Groove Development - 09/01/2018

Building up a two bar groove pattern in 6/8 using syncopation and toms.

In this lesson you will be learning a two bar groove through a series of steps. This will start with a simple 6/8 groove pattern that builds up to a level 3 or 4 pattern. There will be seven separate modifications made to this start groove, each of which is slightly more difficult than the previous. It is also worth noting that each of these steps creates its own perfectly decent sounding groove. In each step a link to the original lesson of the concept applied is provided where appropriate. It would be worth sidetracking and working through these lessons if you either get stuck or don't understand a particular step.

It is very important that you can play the step you are on comfortably at a decent tempo before moving on as any parts you get stuck on are going to appear in all subsequent steps. At the end of the pack you will find the usual helpful links, suggestions for other concepts that could be applied and a set of suggested target tempos.

As an additional exercise, when you have learned the steps as shown below try taking the concepts given and applying them in a slightly different way. For example in step 2 you add ride bell accents so try applying these in different places. Continue through all steps with any changes you make and write down any ideas you particularly like the sound of.

This particular groove is a two bar pattern in 6/8 that would fit into the 'modern metal' genre. Whilst there is no double kick, the strong accents, time changes and tom accents are very appropriate for this style. The backing track for the phrases given later in the lesson reflect this.

You can also download a version of this lesson in PDF format. In this pack you also get three sets of eight bar phrases using the final groove as a basis along with audio files in MP3 format of all drum parts. This also includes a drumless version of the backing track for you to play a long to. You can purchase this by clicking the button below.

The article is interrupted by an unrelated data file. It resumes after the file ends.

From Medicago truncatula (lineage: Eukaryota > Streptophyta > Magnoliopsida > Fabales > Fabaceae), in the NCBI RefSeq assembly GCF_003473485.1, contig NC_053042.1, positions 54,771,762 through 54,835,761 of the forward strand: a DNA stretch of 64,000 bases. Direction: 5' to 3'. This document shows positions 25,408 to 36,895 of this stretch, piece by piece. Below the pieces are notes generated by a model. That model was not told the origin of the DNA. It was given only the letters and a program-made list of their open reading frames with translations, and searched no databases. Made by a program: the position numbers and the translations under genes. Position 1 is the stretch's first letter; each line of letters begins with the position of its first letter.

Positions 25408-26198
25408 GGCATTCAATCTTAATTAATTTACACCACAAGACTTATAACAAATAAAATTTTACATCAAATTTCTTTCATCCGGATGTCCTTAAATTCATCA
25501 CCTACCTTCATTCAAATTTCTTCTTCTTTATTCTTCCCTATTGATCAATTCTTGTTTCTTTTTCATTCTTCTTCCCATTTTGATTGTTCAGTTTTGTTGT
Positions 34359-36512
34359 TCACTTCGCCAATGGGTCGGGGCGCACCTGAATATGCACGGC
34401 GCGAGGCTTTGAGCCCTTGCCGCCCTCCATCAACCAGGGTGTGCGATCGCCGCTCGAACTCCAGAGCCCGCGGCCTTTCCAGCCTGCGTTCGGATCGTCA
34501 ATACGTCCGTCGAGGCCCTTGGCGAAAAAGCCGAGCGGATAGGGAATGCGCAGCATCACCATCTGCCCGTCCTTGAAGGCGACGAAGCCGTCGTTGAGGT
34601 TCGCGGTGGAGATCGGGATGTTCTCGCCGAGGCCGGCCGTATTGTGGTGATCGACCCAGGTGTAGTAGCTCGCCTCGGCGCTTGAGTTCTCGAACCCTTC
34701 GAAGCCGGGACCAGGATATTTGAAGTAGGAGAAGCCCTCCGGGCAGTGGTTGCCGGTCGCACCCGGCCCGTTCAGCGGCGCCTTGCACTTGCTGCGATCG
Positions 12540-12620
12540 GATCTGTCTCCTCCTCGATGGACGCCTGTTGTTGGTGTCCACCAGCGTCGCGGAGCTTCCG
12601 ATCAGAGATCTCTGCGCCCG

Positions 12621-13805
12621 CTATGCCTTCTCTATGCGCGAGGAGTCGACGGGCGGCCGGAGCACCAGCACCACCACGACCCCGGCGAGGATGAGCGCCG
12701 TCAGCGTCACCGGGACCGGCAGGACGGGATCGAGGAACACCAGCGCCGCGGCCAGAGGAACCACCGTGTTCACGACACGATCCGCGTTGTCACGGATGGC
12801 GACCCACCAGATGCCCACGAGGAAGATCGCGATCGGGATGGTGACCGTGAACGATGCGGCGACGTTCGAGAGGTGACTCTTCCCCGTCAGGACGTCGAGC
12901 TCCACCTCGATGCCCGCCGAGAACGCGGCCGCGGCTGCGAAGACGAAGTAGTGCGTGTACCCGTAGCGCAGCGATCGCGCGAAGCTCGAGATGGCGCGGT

NOTE that the file size of this pack is 40MB.

Step 1

A very basic two bar 6/8 groove with the right hand on the ride cymbal. Note that a floor tom replaces the snare in the first bar.

Developing a simple groove

Step 2

Add some ride bell accents. In the first bar these fall in line with the compound feel of the bar but in the second that first accent is shifted over in the bar slightly. In the complete groove the start of the second bar switches to a more double time feel and this accent is in preparation for that.

Developing a simple groove

Step 3

At two points in the groove snares are added on the mid note of a block of three. The first of these comes straight after the floor tom in the first bar and the second is at the start of the second bar. The new snare in the second bar shows how the double time feel is going to fall.

Developing a simple groove

Step 4

The first bar is going to contain two offbeat sixteenth snares. The first of these is at the very start of the bar and is played as a ghost note so should be considerably quieter than the other notes around. The second of these is at the very end of the first bar.

Developing a simple groove

Step 5

In this step I am cheating a little and adding two separate ideas. The first is the easier and involves just adding in a high tom on the very last '+' count of the bar. In both bars, around the '4' count you will find a sixteenth note kick both before and after. In the first bar this is decoration around the backbeat but in the second it becomes an important part of that double time feel. It may be worth you adding in some counting around this section of the bar, you will notice that you end up with a straight run of sixteenth notes split between the three different voices.

Developing a simple groove

Step 6

This step is quite simple. A sixteenth note kick is added between counts 5 and 6 of the second bar.

Developing a simple groove

Step 7

These final two steps both involve adding sixteenth notes to the right hand on the ride. Here extra notes have been added on both beat 2 and beat 5. The addition of these notes makes the rhythm of that first bar a straight run of sixteenths.

Developing a simple groove

Step 8

The same idea is applied here but with a slightly different placement. Beat 5 is still decorated but also beat 1 and beat 3. The general placement of notes in the second bar is slighly more in line with a bar of 3/4. This gives the part a syncopated or even poly metered feel.

This step completes the groove.

Developing a simple groove